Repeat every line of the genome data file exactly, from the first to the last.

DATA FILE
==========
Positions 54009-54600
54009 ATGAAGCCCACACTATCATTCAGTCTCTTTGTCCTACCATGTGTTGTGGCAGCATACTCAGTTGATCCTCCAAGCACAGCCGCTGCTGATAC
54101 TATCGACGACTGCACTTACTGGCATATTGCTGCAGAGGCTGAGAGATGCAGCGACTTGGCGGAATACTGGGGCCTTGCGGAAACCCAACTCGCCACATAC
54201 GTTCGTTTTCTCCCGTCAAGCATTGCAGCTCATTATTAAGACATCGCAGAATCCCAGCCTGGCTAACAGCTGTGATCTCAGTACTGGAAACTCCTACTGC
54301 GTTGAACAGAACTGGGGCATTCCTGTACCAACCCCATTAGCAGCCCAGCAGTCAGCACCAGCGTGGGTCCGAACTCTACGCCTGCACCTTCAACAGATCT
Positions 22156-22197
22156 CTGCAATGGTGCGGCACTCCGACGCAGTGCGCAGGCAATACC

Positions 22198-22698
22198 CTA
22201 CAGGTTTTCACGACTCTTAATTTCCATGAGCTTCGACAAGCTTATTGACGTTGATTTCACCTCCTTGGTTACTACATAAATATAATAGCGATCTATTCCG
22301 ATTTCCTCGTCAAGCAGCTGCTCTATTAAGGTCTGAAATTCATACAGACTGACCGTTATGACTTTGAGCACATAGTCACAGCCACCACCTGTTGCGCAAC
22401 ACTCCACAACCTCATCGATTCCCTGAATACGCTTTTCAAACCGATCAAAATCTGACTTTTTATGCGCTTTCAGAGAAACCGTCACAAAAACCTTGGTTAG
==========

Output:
Positions 54009-54600
54009 ATGAAGCCCACACTATCATTCAGTCTCTTTGTCCTACCATGTGTTGTGGCAGCATACTCAGTTGATCCTCCAAGCACAGCCGCTGCTGATAC
54101 TATCGACGACTGCACTTACTGGCATATTGCTGCAGAGGCTGAGAGATGCAGCGACTTGGCGGAATACTGGGGCCTTGCGGAAACCCAACTCGCCACATAC
54201 GTTCGTTTTCTCCCGTCAAGCATTGCAGCTCATTATTAAGACATCGCAGAATCCCAGCCTGGCTAACAGCTGTGATCTCAGTACTGGAAACTCCTACTGC
54301 GTTGAACAGAACTGGGGCATTCCTGTACCAACCCCATTAGCAGCCCAGCAGTCAGCACCAGCGTGGGTCCGAACTCTACGCCTGCACCTTCAACAGATCT
Positions 22156-22197
22156 CTGCAATGGTGCGGCACTCCGACGCAGTGCGCAGGCAATACC

Positions 22198-22698
22198 CTA
22201 CAGGTTTTCACGACTCTTAATTTCCATGAGCTTCGACAAGCTTATTGACGTTGATTTCACCTCCTTGGTTACTACATAAATATAATAGCGATCTATTCCG
22301 ATTTCCTCGTCAAGCAGCTGCTCTATTAAGGTCTGAAATTCATACAGACTGACCGTTATGACTTTGAGCACATAGTCACAGCCACCACCTGTTGCGCAAC
22401 ACTCCACAACCTCATCGATTCCCTGAATACGCTTTTCAAACCGATCAAAATCTGACTTTTTATGCGCTTTCAGAGAAACCGTCACAAAAACCTTGGTTAG